By: PRLog
August 09, 2012 at 21:51 PM EDT
Cost of a critical illness
PR Log - Aug 09, 2012 - If you survive a critical illness or are diagnosed with a degenerative disease, treatments or medications designed to manage the symptoms can be costly. The unfortunate reality is that a critical illness can leave some people temporarily or permanently disabled and impair their ability to work and care for themselves. Costs associated with care and recovery can coincide with a temporary or permanent loss of income. This is where life insurance can help. If you suffer from a critical illness* and you have Allianz Critical Illness cover you will receive a lump sum payment that can be used for any purpose, including assisting you to cover treatment and other medical or lifestyle-related costs, potentially relieving you and your family from considerable financial burden.

Surviving a critical illness - heart attack and stroke
While some people may walk away from a stroke in fairly good health, statistics from 2003 show that 42.4% of Australians developed some form of disability as a result of having suffered from a stroke. In 2003 the average cost per stroke case in the first twelve months following an attack was $18,956 and over a lifetime this added up to $44,428. In 2009, heart attack and chest pain were estimated to have a direct cost of $1.8 billion in the health care system. This is approximately $25,000 per patient, mostly composed of inpatient and pharmaceutical costs.

Degenerative Diseases
Degenerative diseases are those which impair the function or structure of a person's tissues or organs over a period of time. These diseases are progressive and they often impact significantly on the sufferer's quality of life.

A person diagnosed with a degenerative disease can face expensive health care costs for symptom treatment and disease management on top of being disadvantaged in the workforce with limited employment opportunities.

Parkinson's Disease
Parkinson's Disease (PD) is a disabling neurological disease that affects the central nervous system. People suffering from PD experience tremors, impaired stability and coordination, rigidity of muscle groups and slow movement. Approximately 64,000 Australians were living with PD in 2011 and about 30 new cases were diagnosed each day during the year. Parkinson's NSW predicted that there were about 1,299 to 1,692 deaths from PD in 2011 and that this number is expected to double by 2031. The average out-of-pocket expenses in 2011 for aids for a person suffering from PD are hefty. Someone with stage five PD will spend about $2,590 per year and the financial cost for someone living with Parkinson's for 12 years is about $144,000.

Multiple Sclerosis
Multiple Sclerosis (MS) is an incurable auto-immune disease which causes the body's immune system to attack its own nervous system. In 2005, it was estimated that 21,000 Australians have MS. According to the National Health and Medical Research Council, most diagnoses are made in adulthood (ages 20-40) and twice as many women are affected than men. And although the disease is not fatal, managing MS symptoms can be expensive - treatment is estimated to cost more than $1,000 each month.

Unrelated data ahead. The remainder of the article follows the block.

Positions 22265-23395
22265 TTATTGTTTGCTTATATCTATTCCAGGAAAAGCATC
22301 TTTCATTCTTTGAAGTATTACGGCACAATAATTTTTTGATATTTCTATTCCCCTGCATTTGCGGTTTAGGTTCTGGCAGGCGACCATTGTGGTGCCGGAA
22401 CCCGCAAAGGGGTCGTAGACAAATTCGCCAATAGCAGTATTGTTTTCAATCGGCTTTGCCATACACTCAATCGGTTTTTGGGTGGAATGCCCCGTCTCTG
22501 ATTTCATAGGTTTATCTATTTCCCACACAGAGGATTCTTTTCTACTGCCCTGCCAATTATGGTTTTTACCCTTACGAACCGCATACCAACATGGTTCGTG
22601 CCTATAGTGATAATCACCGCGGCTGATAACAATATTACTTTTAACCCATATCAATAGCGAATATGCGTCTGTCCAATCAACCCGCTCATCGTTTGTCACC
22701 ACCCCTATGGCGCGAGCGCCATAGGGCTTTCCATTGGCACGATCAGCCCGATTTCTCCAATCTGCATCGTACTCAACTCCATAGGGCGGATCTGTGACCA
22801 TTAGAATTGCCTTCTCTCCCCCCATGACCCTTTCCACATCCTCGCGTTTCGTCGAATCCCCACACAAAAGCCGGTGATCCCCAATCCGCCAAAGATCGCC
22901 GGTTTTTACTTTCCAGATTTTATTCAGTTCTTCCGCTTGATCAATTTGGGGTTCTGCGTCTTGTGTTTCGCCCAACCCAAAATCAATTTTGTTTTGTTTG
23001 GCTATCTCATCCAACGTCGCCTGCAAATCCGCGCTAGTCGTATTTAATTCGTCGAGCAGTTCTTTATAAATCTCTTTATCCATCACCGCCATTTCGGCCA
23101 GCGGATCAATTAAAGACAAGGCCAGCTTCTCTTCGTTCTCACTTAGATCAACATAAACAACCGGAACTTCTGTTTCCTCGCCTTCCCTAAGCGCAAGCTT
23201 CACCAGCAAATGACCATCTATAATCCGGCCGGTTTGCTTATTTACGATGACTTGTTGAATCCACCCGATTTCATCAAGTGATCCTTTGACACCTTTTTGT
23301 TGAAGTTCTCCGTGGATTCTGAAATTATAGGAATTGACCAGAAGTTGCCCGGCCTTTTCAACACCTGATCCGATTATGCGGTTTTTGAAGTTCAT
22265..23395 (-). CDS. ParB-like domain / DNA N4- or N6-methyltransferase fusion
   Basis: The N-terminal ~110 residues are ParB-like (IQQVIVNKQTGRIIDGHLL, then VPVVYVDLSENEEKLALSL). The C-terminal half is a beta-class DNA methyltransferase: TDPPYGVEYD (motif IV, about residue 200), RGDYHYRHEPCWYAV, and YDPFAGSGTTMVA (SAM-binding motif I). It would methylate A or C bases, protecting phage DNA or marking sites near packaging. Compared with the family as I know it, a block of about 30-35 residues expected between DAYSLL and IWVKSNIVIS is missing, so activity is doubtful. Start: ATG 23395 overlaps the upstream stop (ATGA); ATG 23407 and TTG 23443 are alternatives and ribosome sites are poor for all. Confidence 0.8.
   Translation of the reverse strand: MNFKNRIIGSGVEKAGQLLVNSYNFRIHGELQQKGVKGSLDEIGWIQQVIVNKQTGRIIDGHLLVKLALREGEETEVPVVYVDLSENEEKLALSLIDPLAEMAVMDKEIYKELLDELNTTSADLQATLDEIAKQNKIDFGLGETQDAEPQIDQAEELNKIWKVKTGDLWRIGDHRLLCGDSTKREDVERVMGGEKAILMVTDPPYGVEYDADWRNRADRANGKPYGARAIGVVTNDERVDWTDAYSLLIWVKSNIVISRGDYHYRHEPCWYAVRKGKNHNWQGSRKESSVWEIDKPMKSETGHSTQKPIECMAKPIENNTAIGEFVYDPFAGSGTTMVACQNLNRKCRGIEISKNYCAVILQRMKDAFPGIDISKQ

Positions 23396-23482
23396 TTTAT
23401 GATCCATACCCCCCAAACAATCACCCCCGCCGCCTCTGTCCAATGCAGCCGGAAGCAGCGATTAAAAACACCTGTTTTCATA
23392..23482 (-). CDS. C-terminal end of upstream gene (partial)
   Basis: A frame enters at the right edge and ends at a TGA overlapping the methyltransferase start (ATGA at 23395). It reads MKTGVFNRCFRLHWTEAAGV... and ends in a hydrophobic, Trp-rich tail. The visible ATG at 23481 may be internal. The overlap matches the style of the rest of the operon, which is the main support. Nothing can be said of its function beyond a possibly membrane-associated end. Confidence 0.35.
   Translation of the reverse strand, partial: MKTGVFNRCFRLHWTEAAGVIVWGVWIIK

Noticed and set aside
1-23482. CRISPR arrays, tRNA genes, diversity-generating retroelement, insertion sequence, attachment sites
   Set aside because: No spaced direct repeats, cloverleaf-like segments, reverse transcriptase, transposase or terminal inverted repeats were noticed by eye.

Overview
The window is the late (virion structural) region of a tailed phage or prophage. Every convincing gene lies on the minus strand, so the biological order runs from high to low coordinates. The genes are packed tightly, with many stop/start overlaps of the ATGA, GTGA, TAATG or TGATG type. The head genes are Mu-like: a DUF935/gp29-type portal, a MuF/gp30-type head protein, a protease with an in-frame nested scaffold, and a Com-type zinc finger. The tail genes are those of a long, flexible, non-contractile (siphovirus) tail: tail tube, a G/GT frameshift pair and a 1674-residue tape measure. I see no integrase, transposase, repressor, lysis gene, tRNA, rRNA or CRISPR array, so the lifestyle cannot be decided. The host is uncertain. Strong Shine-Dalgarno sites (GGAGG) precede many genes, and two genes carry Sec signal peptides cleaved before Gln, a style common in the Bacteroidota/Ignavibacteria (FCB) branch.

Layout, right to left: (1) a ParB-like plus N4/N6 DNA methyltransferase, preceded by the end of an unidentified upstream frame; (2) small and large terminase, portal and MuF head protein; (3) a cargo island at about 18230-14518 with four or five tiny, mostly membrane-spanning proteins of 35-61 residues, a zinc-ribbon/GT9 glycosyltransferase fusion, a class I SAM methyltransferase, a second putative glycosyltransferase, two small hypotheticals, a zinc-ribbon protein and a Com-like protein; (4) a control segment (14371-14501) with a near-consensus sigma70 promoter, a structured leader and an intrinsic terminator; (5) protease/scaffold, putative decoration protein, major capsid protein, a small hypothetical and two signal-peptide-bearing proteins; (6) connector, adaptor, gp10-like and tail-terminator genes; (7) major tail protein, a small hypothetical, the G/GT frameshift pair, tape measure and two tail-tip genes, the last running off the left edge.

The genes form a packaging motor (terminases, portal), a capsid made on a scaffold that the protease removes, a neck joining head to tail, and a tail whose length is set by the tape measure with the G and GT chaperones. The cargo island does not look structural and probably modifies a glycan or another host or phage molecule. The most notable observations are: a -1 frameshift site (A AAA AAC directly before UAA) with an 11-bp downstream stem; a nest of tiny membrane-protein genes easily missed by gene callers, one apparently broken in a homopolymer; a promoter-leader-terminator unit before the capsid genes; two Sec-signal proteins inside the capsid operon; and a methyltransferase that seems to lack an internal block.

Muscular Dystrophy
Another notable degenerative disease is Muscular Dystrophy (MD) - approximately 5,000 Australians are affected by MD. The impact of this neuromuscular disorder is a progressive weakening of muscle tissues, a decrease in mobility and often a shortened life span. The Muscular Dystrophy Association of Australia reveals that many children affected by muscular dystrophy will not reach their twenties. The cost involved in managing this disease is not miniscule either. It is estimated that families caring for a person with MD face a financial burden of $126,000 each year - taking into account health care costs, aids and equipment, care, transport and limited employment opportunitiesxvii.

Rising out-of-pocket costs
Australians are fortunate in the way that commonly prescribed medications are subsidised by the government. But research from the Menzies Centre for Health Policy suggests that, in reality, government subsidies are not stopping overall medical costs and out-of-pocket costs from rising.

According to this research, current financial assistance for medical services is inadequate to meet everyone's needs. Even if you are temporarily disabled by your illness, you may require care, transport, after school care for your children, therapy, or domestic help during your recovery. Added to the costs of medical care, rehabilitation and medication, these expenses can become unaffordable. If your disability is permanent, these expenses will be ongoing. Without adequate insurance these costs could take a devastating toll on your finances.

Providing future financial security for your family should not be an afterthought and you should consider this before you have any health scares and while there are still a range of options available to you. Get a quote online from Allianz life insurance and see how Critical Illness cover can help.

Conditions that are covered under the Critical Illness cover can be found at Allianz Critical Illness cover.

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